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Dear HtS Supporter


Newsletter #16
29 July 2009


Finally - decision time for the future of Exmouth Gulf

Western Australian Environment Minister Donna Faragher is about to make a decision with massive implications for the Exmouth Gulf - one of our iconic coastal locations.

It is now twelve months since the Environmental Protection Authority (EPA Report 1295, dated 23 July 2008) publicly detailed its strong recommendations against the Yannarie Solar Salt project proposed for the pristine Eastern Exmouth Gulf area.

The Appeals Convenor has now considered all appeals against the EPA's recommendations and his report has been presented to the Minister. We are expecting a final decision within weeks.

The EPA has already told the Minister not to allow the project to proceed under any conditions. The EPA's advice has been backed by equally strong concerns from key government departments.

The Minister could uphold the EPA's original rejection of the proposal or send the matter back to the EPA for further advice. We do not believe the Minister has been provided with any new information that should lead her to ignore the original expert advice.

We are concerned by recent decisions by this Minister that have not followed EPA advice and are continuing to work behind the scenes to ensure all Government MPs are aware of the major environmental, social and economic ramifications of this decision.

We have also sought a further meeting with the Minister to reinforce the community's opposition and her responsibility to heed the advice and warnings from a range of scientific experts.

New evidence backs scientific case against Straits' proposal

New evidence from the University of Queensland's Centre for Marine Studies has backed the science behind the scientific community's opposition to the Yannarie Solar Salt Project.

Dr Catherine Lovelock examined the impact of a major rainfall event from Tropical Cyclone Pancho in March 2008 which caused flooding over the proposed project area.

Dr Lovelock's conclusions, contained in work partly sponsored by Straits Resources, are that mangrove productivity is enhanced after cyclones, nitrogen (nutrient) is delivered in water and probably in sediments and is probably of terrestrial origin.

This provides further strong support to the key premise that interruptions to sheet water flows, such as would be caused by the proposed extensive bunding of the Yannarie project, will lead to unacceptable dimunition of nutrient flow to the Gulf with attendant unacceptable environmental effects and detrimental impact on commercial and recreational fisheries.

Dr Lovelock's research, presented to the Australian Marine Sciences Association's annual conference earlier this month, parallels earlier (2007) isotope studies by Dr Nic Dunlop which also pointed to Gulf nutrients being terrestrial in origin.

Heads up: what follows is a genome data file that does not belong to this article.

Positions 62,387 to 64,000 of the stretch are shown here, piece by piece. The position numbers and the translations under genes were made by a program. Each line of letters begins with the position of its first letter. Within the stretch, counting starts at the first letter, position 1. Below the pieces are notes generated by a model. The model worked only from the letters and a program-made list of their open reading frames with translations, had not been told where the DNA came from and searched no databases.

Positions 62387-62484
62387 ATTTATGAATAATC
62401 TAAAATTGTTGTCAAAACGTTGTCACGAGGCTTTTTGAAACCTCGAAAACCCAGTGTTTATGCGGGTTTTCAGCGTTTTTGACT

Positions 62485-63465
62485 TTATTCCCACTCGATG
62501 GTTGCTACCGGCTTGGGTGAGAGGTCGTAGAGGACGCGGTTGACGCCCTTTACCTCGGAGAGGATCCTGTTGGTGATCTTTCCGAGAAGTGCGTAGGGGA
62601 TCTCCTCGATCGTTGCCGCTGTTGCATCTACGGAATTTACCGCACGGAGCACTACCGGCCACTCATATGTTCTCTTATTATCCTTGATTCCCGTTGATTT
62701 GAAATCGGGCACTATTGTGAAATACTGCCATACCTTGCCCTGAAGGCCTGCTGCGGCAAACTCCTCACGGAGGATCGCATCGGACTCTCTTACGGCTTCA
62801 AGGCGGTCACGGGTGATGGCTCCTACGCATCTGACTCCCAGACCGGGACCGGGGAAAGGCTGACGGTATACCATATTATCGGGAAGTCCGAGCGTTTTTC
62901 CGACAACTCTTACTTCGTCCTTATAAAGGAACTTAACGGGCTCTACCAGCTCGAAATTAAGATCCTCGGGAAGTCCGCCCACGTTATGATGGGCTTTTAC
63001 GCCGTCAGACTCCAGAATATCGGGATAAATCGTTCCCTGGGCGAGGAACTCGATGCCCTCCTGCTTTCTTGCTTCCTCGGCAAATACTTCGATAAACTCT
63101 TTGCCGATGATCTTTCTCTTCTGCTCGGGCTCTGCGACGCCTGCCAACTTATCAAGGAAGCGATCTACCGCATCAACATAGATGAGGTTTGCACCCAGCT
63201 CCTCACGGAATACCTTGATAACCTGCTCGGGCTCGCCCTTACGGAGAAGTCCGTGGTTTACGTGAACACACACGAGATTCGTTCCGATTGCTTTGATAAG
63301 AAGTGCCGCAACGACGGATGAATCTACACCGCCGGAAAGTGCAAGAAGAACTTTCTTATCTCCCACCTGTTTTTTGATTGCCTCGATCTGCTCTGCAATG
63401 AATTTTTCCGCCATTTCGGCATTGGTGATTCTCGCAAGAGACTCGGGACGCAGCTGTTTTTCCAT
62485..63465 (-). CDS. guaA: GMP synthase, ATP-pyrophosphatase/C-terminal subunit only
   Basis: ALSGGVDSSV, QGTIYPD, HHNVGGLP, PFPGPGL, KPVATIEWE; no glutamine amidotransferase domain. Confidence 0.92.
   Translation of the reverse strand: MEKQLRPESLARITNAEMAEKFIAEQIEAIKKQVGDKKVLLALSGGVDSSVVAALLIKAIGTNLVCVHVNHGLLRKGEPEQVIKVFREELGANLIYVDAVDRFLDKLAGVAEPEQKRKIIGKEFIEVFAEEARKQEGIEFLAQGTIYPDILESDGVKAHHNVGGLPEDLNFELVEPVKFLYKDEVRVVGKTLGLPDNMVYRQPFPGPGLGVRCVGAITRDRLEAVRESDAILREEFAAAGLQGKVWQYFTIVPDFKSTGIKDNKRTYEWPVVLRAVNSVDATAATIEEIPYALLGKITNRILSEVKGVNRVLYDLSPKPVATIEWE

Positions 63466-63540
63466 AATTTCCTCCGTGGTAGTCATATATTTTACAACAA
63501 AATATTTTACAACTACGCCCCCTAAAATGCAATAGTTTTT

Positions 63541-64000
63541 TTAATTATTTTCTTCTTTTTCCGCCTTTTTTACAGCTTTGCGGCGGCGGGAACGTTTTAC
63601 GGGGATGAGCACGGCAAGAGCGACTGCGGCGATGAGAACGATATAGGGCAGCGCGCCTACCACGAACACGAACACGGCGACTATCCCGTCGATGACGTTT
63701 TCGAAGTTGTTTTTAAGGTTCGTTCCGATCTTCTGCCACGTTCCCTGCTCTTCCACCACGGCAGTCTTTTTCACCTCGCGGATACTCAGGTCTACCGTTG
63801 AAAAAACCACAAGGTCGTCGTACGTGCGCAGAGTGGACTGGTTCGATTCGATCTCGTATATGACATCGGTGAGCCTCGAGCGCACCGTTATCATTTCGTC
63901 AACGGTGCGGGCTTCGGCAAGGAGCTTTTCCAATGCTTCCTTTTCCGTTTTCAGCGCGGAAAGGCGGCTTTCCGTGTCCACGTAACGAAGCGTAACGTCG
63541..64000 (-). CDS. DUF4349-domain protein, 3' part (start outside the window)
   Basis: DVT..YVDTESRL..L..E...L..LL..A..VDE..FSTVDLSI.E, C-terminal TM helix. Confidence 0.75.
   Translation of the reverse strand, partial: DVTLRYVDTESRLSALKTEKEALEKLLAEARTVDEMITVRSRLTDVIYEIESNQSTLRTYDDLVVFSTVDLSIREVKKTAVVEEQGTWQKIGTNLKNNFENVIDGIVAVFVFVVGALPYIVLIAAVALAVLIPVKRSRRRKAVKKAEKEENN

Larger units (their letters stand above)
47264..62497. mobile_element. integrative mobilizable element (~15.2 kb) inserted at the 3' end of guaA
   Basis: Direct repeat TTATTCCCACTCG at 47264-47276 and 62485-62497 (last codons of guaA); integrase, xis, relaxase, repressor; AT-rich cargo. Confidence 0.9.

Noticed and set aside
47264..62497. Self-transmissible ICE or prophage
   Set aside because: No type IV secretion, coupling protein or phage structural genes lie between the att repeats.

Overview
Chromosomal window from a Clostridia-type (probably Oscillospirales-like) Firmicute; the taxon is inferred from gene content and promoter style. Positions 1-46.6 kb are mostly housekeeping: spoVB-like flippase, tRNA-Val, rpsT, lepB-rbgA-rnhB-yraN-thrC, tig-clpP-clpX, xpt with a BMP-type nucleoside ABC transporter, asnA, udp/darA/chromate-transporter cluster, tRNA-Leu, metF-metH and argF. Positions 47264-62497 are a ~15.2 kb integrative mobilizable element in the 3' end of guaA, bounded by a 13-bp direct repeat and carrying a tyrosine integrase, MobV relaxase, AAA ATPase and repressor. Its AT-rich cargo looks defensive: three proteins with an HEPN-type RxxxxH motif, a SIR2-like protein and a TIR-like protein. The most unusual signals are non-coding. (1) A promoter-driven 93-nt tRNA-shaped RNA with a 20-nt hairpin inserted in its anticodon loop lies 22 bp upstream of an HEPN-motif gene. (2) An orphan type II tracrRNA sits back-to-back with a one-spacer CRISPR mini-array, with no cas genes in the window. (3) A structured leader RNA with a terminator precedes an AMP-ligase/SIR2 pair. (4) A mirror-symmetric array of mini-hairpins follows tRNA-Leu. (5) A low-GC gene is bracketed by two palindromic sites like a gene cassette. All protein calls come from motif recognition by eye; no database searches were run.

Straits Resources' project would see a massive solar salt pond complex built on the supra-tidal flat between the Gulf's unique sub-tropical mangrove system and the arid hinterland. Halt the Salt and leading experts have argued this complex would effectively block the sheet flow of floodwaters from the catchment to the biologically productive waters of Exmouth Gulf.

Two recent cyclonic events have now been observed to have produced a hydrological connection between the eastern catchment and the Gulf waters - Cyclone Bobby in February 1995 and Cyclone Pancho in March 2008. Two others, Vance in 1999 and Steve in 2000, may also have done so but there are no records of what happened across the supra-tidal flat during those events.

Dr Lovelock's findings further debunk Straits' claims that the supratidal flat is an empty ecosystem with no effective hydrological connection (surface or groundwater) with the mangroves or the waters of the Gulf.

You can read more about Dr Lovelock’s findings by visiting http://www.haltthesalt.org.au/main/campaign_the_science.php and following the links to a summary of the presentation and a recent article on her research.

Still no answers on impact of sale to overseas interests

In our last newsletter we reported that Straits Resources Pty Ltd is now planning to sell a major (60%) stake in the Yannarie Solar Salt Project to a foreign-owned company, the Thailand-based PTT Group.

Despite announcing the sale in March, Straits is still to provide any public explanation of how this may impact on the environment or previous promises of future employment.

What has the new owner been told in terms of the approval process still before government and the expert scientific advice warning against it? What commitments will the new foreign company give to the government and the community in relation to protecting the environment, jobs etc?

What has the new owner been told in terms of the approval process still before government and the expert scientific advice warning against it? What commitments will the new foreign company give to the government and the community in relation to protecting the environment, jobs etc?

The local community has spoken - 69 local businesses signed a petition against the project which was presented to the Premier in January 2009 - but fundamental questions remain unanswered at a critical time in the Government's assessment process.

This situation is unacceptable and reflects poorly on the current process employed by the Government.

We will keep you informed of further developments as they occur. We urge you to find out more about the environmental impacts of the proposed project by visiting www.haltthesalt.org.au and help us protect this area for current and future generations to enjoy.

If you have not already made a submission, please click here.

Thank you.
John Baas.
Campaign Convenor



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